Concordia researchers receive $500K from Government of Canada to boost ‘high-risk, high-reward’ studies
Two Concordia health research projects have received half a million dollars in total funding from the Government of Canada. One project seeks to mitigate a complication of breast cancer treatment, and the other is investigating long COVID.
The New Frontiers in Research Fund (NFRF) – Exploration stream invests in high-risk, high-reward Canadian-led research that is interdisciplinary and transformative. As stated on the NFRF web page, the fund seeks to encourage research teams with the capacity to “explore something new that might fail, but that has the potential for significant impact.”
Improving breast cancer treatment
Hassan Rivaz, associate professor and Concordia University Research Chair in Electrical and Computer Engineering, received $250,000 to develop accurate and accessible techniques for diagnosing breast cancer-related lymphedema.
The chronic health condition causes swelling in the arm or hand due to lymph-node damage during breast cancer treatment. This debilitating condition often causes pain and interferes with daily work and activities.
If diagnosed early, it can effectively be managed. However, current diagnosis methods cannot detect the condition’s onset. These methods are also subjective and inaccessible.
“Breast cancer patients’ survival rates are increasing, meaning more people are suffering from lymphedema after treatment,” says Rivaz, the research project’s principal investigator.
“Development of accurate and accessible techniques for early diagnosis and objective staging of breast cancer-related lymphedema are urgently needed.”
Rivaz’s team also includes Concordia's Francesca Scala, professor of political science, and Robert Kilgour, professor in the Department of Health, Kinesiology and Applied Physiology. Anna Towers, associate professor of oncology and family medicine at McGill University, is co-principal investigator.
The team is investigating how point-of-care ultrasound and artificial intelligence (AI) can improve access to care for breast cancer-related lymphedema.
Unlike large, cart-based ultrasound machines, point-of-care ultrasounds are performed at the bedside by a healthcare provider and used for quick diagnostic assessments. The lower cost of point-of-care ultrasounds means they are widely accessible in small and remote clinics.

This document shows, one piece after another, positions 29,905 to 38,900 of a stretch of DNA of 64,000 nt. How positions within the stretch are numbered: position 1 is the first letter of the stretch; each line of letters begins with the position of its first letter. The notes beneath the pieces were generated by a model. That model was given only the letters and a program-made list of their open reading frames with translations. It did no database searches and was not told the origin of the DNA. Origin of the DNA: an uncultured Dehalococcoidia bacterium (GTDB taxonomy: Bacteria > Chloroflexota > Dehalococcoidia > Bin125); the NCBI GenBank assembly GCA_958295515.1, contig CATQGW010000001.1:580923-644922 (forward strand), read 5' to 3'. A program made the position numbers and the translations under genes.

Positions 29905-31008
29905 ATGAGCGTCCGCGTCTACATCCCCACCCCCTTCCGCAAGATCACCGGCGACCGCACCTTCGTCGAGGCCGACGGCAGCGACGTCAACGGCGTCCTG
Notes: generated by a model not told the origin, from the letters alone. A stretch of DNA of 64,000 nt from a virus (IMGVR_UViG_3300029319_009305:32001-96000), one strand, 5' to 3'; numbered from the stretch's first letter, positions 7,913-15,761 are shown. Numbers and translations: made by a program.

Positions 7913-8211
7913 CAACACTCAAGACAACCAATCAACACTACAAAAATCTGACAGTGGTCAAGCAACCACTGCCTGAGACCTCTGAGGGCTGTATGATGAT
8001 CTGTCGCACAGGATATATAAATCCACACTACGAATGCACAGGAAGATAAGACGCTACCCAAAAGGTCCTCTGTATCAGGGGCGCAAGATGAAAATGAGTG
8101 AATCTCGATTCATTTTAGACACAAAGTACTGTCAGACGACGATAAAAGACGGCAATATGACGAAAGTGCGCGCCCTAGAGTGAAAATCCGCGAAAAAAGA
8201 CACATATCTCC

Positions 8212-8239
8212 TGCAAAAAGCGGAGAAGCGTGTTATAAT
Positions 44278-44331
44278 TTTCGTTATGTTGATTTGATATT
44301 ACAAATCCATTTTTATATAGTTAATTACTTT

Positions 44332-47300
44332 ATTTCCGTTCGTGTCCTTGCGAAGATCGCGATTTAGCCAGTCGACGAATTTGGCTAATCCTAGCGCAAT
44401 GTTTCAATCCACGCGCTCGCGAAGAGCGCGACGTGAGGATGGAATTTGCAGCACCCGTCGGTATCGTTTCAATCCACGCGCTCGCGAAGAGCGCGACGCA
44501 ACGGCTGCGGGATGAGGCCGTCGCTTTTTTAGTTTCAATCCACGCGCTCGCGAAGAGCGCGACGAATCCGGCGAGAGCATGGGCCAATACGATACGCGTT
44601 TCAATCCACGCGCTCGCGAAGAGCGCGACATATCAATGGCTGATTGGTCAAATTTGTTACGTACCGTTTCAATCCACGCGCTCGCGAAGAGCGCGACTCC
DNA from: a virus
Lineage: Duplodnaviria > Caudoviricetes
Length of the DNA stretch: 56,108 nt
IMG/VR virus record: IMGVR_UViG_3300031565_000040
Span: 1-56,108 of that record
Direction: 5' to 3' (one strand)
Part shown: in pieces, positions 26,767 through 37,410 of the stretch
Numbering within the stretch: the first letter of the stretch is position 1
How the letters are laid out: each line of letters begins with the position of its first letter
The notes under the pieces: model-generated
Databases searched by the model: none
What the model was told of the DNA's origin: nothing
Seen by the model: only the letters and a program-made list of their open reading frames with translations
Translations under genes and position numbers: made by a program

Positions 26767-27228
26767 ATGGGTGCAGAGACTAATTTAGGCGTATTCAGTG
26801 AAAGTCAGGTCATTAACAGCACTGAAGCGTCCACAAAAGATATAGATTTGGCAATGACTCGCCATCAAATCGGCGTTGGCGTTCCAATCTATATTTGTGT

The researchers will also use deep learning, a type of AI that teaches computers to process data in a way that is inspired by the human brain. This AI will improve the image quality of point-of-care ultrasounds. It will also automatically select and analyze the highest quality ultrasound images, reducing the need for expert clinicians.
“By combining these advances, the proposed project enables accurate staging and early diagnosis. These simple and cost-effective tests can be performed even in remote parts of Canada,” Rivaz explains.
The research project will also evaluate how patients experience lymphedema in their everyday lives to better understand barriers and facilitators to care. Furthermore, the team seeks to understand how to improve trust in AI-driven diagnostics.
Rivaz would like to thank the Dr. Louis G. Johnson Foundation for their donation which made it possible for him and his team to purchase the equipment necessary to undertake this project.
Researching and communicating long COVID
A second Concordia research project also received $250,000. Led by Ré Mansbach and Claudine Gauthier of the Department of Physics, the project investigates the neurological changes associated with long COVID.
The researchers plan to develop more inclusive strategies toward translating scientific findings to the public and long COVID sufferers. VK Preston, assistant professor of history, and Aphrodite Salas, assistant professor of journalism are the co-investigators.
A significant percentage of people experience long-term effects for months or years after an initial COVID-19 infection. Symptoms include fatigue, shortness of breath and brain fog. But scientists are still mystified by the nature of the brain changes behind this phenomenon.
The research project is intended to identify the neurological changes associated with long COVID. To do this, the researchers plan to conduct MRI scans of adults who have long COVID and those who contracted COVID but no longer have symptoms.
Mansbach will then generate deep-learning models to identify potential biomarkers of the disease.
From the start, journalism and humanities researchers will be integrated with scientific researchers. Fusing disciplines will allow different researchers to participate in the process and transparently document scientific outcomes.
Research assistants will film interviews with participants, the public and researchers. The team will then use this content to inform how they interpret the scientific findings.
The research project aims to generate critical questions about prominent research methods in various disciplines, foster interdisciplinary dialogue and stimulate discussion about different ways of acquiring knowledge.
Finally, Mansbach and their team will present the research outcomes both online and in a public exhibition. The exhibition will include a historical inquiry into scientific representations of the brain, showing how its portrayal changes over time.
“This grant is a blue-sky endeavour that will let us explore how we can do things differently. From a scientific perspective, long COVID is a fairly high-risk problem,” Mansbach says.
“But it’s also a way we can rethink the meaning of ‘success’ in science. We can blur the boundaries between traditionally separate disciplines in a way that I think has the potential to make the scientific process more transparent and more grounded in a participative approach.”
Learn more about research at Concordia.